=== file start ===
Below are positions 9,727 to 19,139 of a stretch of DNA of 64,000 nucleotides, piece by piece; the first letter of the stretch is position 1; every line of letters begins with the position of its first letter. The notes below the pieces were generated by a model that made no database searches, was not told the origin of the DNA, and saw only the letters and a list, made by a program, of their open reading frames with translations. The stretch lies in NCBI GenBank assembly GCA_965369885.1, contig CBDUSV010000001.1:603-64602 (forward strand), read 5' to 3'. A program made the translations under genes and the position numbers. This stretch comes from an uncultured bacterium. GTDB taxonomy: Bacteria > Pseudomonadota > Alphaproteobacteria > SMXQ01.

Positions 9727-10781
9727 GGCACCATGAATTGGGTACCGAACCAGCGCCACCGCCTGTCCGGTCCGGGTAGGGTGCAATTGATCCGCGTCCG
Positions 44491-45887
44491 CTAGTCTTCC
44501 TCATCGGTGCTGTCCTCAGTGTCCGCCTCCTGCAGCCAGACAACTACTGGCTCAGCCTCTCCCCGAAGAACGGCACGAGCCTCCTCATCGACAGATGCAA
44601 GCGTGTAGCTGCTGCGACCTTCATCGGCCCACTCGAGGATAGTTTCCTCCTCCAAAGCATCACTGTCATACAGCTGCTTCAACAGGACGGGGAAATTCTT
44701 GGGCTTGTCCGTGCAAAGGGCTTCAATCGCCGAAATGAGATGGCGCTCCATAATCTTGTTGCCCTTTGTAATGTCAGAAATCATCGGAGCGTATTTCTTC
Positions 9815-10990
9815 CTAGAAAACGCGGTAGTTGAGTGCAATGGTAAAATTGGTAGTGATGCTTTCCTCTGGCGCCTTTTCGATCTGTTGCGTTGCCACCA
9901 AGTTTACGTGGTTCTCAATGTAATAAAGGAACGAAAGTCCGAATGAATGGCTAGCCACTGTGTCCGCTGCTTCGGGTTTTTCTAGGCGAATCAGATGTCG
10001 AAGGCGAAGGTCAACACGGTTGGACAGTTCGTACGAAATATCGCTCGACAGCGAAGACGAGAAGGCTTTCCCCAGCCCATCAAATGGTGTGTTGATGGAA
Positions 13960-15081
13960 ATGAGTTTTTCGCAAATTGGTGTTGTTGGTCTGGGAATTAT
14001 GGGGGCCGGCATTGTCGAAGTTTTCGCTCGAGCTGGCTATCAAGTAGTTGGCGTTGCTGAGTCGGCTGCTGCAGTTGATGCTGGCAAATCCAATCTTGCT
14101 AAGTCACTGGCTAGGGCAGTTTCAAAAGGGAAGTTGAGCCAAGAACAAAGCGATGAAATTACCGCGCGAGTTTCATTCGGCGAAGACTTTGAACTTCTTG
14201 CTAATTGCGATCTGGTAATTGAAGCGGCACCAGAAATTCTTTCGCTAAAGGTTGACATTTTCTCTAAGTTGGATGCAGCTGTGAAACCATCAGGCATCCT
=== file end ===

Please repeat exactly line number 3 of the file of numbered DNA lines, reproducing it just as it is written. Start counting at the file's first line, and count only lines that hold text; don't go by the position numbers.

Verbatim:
9727 GGCACCATGAATTGGGTACCGAACCAGCGCCACCGCCTGTCCGGTCCGGGTAGGGTGCAATTGATCCGCGTCCG